These studies together help the return of the passenger pigeon. Novak explained that in accordance with these results, we first must provide the pigeons with striped tails necessary mutations that will cause them to multiply as did the passenger pigeon, and they can live in dense communities. Then we should give the birds the necessary adaptation for effective existence in conditions of high social density, for example, features that will allow them to be more sensitive to social clues, or rapid maturation of offspring, so they devoted less time to raising children in large numbers.
The emergence of CRISPR changed everything. For the first time Novak and his team received access to relatively simple and low cost tool for editing genes that will allow them to work with the DNA of an ordinary pigeon.
So far they have taken several approaches to improve the efficiency of the tool. The best way is direct editing of the sperm or the egg of a dove, because these changes will be transmitted to the next generation. What’s the problem? Scientists are still not able to grow these cells in vitro.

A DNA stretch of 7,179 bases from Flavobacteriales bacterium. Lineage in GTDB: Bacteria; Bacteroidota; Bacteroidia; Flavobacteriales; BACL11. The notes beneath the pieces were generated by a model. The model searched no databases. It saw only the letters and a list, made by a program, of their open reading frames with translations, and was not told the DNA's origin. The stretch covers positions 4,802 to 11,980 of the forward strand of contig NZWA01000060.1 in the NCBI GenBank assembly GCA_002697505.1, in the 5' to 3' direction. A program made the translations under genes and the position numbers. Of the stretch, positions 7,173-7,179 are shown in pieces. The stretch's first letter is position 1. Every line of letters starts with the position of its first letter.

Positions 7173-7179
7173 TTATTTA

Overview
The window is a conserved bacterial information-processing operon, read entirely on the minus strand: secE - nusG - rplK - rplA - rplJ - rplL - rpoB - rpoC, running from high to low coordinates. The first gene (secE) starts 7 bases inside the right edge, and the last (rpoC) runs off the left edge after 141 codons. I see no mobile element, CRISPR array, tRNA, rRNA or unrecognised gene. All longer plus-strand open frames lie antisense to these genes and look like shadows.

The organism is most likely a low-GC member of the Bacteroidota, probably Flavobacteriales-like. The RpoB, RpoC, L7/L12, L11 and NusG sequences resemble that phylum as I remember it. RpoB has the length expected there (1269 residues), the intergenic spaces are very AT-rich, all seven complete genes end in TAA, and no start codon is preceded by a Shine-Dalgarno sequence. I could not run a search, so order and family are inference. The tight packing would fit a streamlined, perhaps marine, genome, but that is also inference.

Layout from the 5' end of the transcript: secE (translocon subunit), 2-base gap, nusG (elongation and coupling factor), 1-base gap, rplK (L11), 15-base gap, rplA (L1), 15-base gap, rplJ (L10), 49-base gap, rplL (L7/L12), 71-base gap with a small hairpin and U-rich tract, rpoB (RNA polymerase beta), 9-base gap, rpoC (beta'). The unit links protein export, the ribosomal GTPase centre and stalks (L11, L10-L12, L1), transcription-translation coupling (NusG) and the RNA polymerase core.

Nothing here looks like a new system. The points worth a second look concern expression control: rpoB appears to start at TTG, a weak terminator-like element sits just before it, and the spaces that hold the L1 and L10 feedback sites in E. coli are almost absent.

The following important point: the introduction of a tool to edit DNA with the necessary tools in the embryo. But scientists and here faced a problem: they had to rely on viruses for delivery of CRISPR tools. As a result, the pack became too big for that, so it can be safe to implement.
To circumvent these obstacles, the team Novak has focused its efforts on the creation of a completely new line of pigeons, each of which contains the genetic material for easier editing of DNA.
CRISPR-Cas9 is a two-step process, explains Novak. Part CRISPR lies in the target DNA, whereas the Cas9 carries out the cutting. Birds bred with Cas9 in every cell, there is a part functional tool for editing genes in their bodies, which greatly facilitates the delivery of other essential nutrients.
“In the next three years the world may see the first genetic traits of the passenger pigeon, reborn into the living, breathing birds,” says Novak.
If all goes as planned, in the next twenty years we will witness the revival of extinct species. Dodo birds, and woolly mammoths, too, will be resurrected. Sooner or later, the extinction will remain a thing of the past — the worst and best to do.